The article by Howard et al. in the August 7, 2019 issue of JBJS strongly suggests that polytrauma patients need to better understand the risks associated with radiation exposure as they progress through treatment of their injuries. The authors evaluated the cumulative 12-month postinjury radiation exposure received by almost 2,400 trauma patients who had an Injury Severity Score of 16+ upon admission. Those patients received a median radiation dose (not counting fluoroscopy) of 18.46 mSv, and their mean radiation exposure was 30.45 mSv. These median-versus-mean data indicate that a small subset of patients received substantially more radiation than others, and in fact, 4.8% of the cohort was exposed to ≥100 mSv of radiation. To put these amounts in context, the average human in the UK (where this study was performed) is exposed to about 2 mSv of background radiation per year, and there is good evidence suggesting that carcinogenesis risk increases with acute radiation doses exceeding 50 mSv.
Based on mathematical models (actual occurrences of cancer were not tracked), the authors conclude that for these patients, the median risk of fatal carcinogenesis as a result of medical radiation following injury was 3.4%. In other terms, 85 of these patients would be expected to develop cancer as a result of medical imaging—which struck me as a startling estimate.
So what are we to do? In a Commentary accompanying this study, David A. Rubin, MD, FACR offers some practical suggestions for reducing unnecessary radiation exposure. I personally feel that because the radiation associated with CT scans and radiographs can be, quite literally, life-saving for patients who have sustained traumatic injuries, increasing the chance that patients develop cancer later in life in order to save their life now is a good risk-benefit proposition. But the findings from this study should make us think twice about which imaging tests we order, and they should encourage us to help patients better understand the risks involved.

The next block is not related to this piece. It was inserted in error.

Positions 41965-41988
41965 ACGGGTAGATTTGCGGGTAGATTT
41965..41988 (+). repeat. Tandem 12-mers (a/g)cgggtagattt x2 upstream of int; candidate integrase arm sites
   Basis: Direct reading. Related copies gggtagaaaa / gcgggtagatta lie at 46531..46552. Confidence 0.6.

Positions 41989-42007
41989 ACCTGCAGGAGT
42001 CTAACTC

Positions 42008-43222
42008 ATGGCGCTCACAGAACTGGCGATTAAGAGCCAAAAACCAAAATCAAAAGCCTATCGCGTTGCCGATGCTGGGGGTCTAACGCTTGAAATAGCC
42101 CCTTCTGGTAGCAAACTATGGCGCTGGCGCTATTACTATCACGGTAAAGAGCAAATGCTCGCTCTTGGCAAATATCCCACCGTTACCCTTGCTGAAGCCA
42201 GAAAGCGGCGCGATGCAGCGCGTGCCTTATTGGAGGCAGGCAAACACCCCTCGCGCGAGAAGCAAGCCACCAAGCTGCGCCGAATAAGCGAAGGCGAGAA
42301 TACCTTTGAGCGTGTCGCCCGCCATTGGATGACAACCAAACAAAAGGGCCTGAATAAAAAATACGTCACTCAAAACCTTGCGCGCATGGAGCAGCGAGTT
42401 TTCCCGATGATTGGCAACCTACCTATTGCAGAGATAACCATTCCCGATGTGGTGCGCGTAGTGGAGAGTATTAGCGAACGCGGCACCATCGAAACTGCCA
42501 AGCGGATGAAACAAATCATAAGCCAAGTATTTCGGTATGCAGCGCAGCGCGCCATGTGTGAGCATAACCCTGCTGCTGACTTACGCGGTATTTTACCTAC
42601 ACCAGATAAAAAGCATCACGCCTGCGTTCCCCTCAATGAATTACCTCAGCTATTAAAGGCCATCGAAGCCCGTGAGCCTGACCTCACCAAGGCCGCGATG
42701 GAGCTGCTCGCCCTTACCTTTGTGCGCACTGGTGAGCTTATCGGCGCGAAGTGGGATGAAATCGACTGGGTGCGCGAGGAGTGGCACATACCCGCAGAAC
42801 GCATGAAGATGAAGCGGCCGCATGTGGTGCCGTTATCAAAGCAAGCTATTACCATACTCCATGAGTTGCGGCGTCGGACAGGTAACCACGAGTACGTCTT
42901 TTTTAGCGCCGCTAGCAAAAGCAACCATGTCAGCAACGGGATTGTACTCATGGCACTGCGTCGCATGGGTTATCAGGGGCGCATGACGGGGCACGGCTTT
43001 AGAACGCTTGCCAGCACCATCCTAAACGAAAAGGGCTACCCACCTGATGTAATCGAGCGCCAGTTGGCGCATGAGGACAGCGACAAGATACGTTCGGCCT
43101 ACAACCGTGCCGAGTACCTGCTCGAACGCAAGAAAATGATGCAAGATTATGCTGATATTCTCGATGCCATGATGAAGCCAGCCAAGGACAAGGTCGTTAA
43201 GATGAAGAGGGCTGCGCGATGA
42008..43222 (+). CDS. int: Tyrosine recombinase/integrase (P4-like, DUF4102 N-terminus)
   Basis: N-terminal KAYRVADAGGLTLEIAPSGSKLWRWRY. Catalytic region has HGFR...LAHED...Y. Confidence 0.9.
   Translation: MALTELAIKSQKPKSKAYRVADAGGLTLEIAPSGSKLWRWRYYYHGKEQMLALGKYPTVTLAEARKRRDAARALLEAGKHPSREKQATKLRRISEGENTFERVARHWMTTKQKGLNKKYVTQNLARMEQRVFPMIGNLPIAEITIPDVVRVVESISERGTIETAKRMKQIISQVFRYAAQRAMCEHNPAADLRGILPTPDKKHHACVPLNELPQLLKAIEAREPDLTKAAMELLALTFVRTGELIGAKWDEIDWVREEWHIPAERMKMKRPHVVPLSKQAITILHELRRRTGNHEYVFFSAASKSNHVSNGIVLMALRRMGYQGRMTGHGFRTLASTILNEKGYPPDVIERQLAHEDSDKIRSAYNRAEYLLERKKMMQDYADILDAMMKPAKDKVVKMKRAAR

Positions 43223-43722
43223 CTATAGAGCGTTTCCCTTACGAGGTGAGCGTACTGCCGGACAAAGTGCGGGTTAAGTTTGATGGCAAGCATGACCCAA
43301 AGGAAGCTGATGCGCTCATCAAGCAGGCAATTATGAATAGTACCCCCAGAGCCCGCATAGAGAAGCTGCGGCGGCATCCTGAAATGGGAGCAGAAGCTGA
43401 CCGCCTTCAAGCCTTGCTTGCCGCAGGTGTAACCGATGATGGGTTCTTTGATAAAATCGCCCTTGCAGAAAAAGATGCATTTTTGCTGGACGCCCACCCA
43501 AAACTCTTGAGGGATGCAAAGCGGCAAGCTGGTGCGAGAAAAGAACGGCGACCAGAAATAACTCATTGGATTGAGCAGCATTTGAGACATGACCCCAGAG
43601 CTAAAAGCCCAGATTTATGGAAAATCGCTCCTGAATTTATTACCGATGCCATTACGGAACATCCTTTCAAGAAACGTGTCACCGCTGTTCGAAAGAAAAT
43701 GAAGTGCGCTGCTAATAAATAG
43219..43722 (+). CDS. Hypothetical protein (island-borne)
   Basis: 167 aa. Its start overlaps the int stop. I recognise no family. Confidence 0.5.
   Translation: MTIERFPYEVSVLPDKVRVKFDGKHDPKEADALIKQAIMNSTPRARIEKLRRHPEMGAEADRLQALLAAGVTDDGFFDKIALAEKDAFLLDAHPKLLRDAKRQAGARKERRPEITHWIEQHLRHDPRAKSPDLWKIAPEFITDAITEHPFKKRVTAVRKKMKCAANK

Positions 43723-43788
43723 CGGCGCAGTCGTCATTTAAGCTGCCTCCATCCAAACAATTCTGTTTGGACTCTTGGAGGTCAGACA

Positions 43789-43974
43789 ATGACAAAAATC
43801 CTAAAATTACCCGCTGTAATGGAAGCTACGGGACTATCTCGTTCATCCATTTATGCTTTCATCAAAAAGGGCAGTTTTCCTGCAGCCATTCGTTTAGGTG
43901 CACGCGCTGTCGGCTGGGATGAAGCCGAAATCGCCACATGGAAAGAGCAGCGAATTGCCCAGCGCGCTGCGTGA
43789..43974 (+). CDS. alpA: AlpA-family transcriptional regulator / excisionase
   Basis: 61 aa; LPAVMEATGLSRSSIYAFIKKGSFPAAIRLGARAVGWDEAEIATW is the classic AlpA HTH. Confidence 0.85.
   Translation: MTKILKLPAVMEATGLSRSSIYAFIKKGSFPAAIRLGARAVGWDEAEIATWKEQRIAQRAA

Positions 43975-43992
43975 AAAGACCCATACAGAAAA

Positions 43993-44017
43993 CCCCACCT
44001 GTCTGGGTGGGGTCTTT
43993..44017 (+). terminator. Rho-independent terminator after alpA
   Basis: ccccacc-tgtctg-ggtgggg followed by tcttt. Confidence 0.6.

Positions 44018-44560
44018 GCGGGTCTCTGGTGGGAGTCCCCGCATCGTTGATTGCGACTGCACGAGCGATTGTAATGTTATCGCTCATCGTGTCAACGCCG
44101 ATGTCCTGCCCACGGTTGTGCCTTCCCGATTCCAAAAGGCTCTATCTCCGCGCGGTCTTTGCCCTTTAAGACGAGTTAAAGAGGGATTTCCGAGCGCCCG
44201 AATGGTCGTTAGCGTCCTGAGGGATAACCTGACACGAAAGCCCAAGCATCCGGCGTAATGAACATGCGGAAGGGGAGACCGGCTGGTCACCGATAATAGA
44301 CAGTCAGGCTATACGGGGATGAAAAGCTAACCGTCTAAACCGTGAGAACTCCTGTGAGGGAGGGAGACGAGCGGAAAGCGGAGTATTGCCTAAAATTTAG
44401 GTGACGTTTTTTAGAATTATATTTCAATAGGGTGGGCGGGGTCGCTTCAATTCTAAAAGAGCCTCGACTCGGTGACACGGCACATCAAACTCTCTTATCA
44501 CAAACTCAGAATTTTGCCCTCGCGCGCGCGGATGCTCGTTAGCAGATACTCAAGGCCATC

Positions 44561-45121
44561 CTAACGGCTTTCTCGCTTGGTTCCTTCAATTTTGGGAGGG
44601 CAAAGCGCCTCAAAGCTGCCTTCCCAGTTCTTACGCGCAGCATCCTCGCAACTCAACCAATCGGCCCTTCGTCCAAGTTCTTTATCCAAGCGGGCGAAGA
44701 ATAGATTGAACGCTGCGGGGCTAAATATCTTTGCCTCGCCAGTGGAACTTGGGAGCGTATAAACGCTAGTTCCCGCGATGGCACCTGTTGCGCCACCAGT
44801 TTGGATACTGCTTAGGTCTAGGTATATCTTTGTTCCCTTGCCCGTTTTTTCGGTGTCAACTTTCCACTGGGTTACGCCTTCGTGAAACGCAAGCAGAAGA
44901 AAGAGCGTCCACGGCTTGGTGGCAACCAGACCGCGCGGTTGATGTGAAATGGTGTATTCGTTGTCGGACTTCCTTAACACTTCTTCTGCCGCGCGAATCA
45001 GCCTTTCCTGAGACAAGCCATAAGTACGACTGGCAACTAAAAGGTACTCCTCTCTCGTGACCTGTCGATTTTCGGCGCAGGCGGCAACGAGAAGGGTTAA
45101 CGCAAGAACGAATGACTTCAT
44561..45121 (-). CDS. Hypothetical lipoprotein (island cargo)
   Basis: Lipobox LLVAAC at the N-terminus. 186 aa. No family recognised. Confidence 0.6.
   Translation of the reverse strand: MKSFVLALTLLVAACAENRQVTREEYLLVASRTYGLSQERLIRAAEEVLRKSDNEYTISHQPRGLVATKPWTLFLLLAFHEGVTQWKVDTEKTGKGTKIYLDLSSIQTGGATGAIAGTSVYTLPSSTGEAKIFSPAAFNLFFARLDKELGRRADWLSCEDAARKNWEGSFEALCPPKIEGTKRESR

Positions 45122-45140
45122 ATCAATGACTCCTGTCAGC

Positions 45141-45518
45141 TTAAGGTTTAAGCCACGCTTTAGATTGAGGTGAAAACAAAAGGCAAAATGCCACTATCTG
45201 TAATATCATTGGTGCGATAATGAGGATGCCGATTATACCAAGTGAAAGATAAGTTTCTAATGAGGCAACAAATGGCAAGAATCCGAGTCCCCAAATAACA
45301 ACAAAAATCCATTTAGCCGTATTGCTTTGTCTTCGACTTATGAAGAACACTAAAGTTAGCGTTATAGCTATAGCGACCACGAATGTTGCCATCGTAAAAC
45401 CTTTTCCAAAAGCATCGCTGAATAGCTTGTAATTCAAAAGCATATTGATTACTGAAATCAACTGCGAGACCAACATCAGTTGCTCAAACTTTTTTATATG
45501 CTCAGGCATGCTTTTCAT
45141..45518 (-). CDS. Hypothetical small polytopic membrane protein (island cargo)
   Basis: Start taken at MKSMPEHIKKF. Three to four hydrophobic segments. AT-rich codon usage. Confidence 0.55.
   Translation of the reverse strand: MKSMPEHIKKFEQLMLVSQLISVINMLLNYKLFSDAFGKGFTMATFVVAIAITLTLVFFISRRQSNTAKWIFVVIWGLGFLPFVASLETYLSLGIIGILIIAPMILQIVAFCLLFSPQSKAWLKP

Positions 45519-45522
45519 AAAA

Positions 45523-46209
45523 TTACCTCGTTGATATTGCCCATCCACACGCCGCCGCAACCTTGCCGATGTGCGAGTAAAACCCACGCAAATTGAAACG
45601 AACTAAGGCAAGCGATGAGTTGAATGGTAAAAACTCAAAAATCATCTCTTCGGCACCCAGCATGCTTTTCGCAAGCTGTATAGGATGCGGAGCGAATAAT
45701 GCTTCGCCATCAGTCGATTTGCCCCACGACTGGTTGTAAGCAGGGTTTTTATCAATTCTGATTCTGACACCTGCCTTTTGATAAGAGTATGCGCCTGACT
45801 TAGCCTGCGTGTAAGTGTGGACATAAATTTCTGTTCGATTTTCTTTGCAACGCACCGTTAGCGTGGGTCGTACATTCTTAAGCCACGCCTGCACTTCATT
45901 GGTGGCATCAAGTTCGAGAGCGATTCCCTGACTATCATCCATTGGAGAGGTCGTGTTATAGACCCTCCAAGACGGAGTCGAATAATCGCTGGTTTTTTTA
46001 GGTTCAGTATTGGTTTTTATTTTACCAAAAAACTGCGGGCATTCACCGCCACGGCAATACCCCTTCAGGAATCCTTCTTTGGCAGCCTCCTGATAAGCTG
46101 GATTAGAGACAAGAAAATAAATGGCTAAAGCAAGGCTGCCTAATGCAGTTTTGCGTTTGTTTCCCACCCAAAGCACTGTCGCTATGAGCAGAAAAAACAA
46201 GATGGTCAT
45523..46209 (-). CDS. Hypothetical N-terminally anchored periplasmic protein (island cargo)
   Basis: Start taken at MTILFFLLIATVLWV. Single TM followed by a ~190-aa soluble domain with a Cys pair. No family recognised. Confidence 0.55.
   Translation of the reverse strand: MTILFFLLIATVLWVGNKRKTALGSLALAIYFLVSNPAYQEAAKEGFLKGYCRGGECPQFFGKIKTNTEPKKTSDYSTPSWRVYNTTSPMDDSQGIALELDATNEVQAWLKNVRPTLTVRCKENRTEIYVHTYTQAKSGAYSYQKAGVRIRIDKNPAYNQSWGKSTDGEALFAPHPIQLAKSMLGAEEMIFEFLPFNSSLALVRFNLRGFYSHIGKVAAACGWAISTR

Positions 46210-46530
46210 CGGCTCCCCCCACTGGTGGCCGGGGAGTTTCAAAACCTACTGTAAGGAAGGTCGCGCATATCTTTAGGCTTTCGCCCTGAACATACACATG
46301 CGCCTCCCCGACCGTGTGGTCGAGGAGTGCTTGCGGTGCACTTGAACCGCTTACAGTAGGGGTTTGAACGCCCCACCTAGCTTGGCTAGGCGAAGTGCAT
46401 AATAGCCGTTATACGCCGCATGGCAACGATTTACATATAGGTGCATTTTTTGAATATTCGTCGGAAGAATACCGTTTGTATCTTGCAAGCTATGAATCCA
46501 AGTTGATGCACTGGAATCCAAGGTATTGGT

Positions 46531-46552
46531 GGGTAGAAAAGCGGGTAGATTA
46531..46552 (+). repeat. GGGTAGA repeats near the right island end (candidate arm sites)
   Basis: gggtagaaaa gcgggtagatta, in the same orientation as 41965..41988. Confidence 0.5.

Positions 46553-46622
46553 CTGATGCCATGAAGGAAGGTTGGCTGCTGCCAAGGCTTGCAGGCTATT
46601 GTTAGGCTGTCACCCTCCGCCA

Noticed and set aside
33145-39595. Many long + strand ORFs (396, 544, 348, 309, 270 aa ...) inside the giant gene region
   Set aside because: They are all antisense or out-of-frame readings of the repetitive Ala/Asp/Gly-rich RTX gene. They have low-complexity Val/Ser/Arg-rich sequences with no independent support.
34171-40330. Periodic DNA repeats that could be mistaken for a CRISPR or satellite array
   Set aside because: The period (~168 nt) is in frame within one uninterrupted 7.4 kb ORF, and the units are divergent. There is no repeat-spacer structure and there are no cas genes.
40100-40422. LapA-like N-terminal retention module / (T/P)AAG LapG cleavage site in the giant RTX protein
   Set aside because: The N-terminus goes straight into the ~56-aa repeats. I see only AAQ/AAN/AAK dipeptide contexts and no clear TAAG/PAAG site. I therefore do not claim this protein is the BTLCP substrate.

Chad A. Krueger, MD
JBJS Deputy Editor for Social Media
In the setting of rotator cuff injuries, higher degrees of fatty infiltration into cuff muscles are positively correlated with higher repair failure rates and worse clinical outcomes. MRI continues to be the gold standard imaging modality for evaluating fatty infiltration of the rotator cuff, but ultrasound represents another viable modality for that assessment—at considerably lower cost. Such is the conclusion of Tenbrunsel et al. in a recent issue of JBJS Reviews.
The authors reviewed 32 studies that investigated imaging modalities used to assess fatty infiltration and fatty atrophy. They found that grading fatty infiltration using ultrasound correlated well with grading using MRI. However, the authors identified difficulties distinguishing severe from moderate fatty infiltration on ultrasound, but they added that discerning mild from moderate fatty infiltration is more important clinically. Tenbrunsel et al. also mention sonoelastography, which measures tissue elasticity and can also be used to help determine the severity of fatty atrophy of the rotator cuff.
Overall, the trade-off between MRI and ultrasound comes down to higher precision with the former and lower cost with the latter.
For more information about JBJS Reviews, watch this video featuring JBJS Editor-in-Chief Dr. Marc Swiontkowski.